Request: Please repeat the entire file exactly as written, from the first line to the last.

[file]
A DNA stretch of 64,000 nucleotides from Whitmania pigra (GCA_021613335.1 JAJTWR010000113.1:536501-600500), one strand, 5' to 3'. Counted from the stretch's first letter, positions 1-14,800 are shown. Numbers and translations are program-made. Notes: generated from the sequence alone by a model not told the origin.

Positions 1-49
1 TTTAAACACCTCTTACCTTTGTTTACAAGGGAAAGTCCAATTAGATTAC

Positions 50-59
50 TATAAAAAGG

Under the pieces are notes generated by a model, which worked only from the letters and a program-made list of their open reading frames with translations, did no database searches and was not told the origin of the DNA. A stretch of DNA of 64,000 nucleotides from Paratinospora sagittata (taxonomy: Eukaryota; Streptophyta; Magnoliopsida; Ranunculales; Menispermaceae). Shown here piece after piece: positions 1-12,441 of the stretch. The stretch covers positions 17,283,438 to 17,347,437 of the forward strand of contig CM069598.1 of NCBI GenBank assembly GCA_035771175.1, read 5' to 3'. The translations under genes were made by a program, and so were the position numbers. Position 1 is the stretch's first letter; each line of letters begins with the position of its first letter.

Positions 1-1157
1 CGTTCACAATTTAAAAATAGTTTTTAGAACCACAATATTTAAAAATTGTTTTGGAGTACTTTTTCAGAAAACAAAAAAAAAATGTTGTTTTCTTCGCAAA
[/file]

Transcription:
A DNA stretch of 64,000 nucleotides from Whitmania pigra (GCA_021613335.1 JAJTWR010000113.1:536501-600500), one strand, 5' to 3'. Counted from the stretch's first letter, positions 1-14,800 are shown. Numbers and translations are program-made. Notes: generated from the sequence alone by a model not told the origin.

Positions 1-49
1 TTTAAACACCTCTTACCTTTGTTTACAAGGGAAAGTCCAATTAGATTAC

Positions 50-59
50 TATAAAAAGG

Under the pieces are notes generated by a model, which worked only from the letters and a program-made list of their open reading frames with translations, did no database searches and was not told the origin of the DNA. A stretch of DNA of 64,000 nucleotides from Paratinospora sagittata (taxonomy: Eukaryota; Streptophyta; Magnoliopsida; Ranunculales; Menispermaceae). Shown here piece after piece: positions 1-12,441 of the stretch. The stretch covers positions 17,283,438 to 17,347,437 of the forward strand of contig CM069598.1 of NCBI GenBank assembly GCA_035771175.1, read 5' to 3'. The translations under genes were made by a program, and so were the position numbers. Position 1 is the stretch's first letter; each line of letters begins with the position of its first letter.

Positions 1-1157
1 CGTTCACAATTTAAAAATAGTTTTTAGAACCACAATATTTAAAAATTGTTTTGGAGTACTTTTTCAGAAAACAAAAAAAAAATGTTGTTTTCTTCGCAAA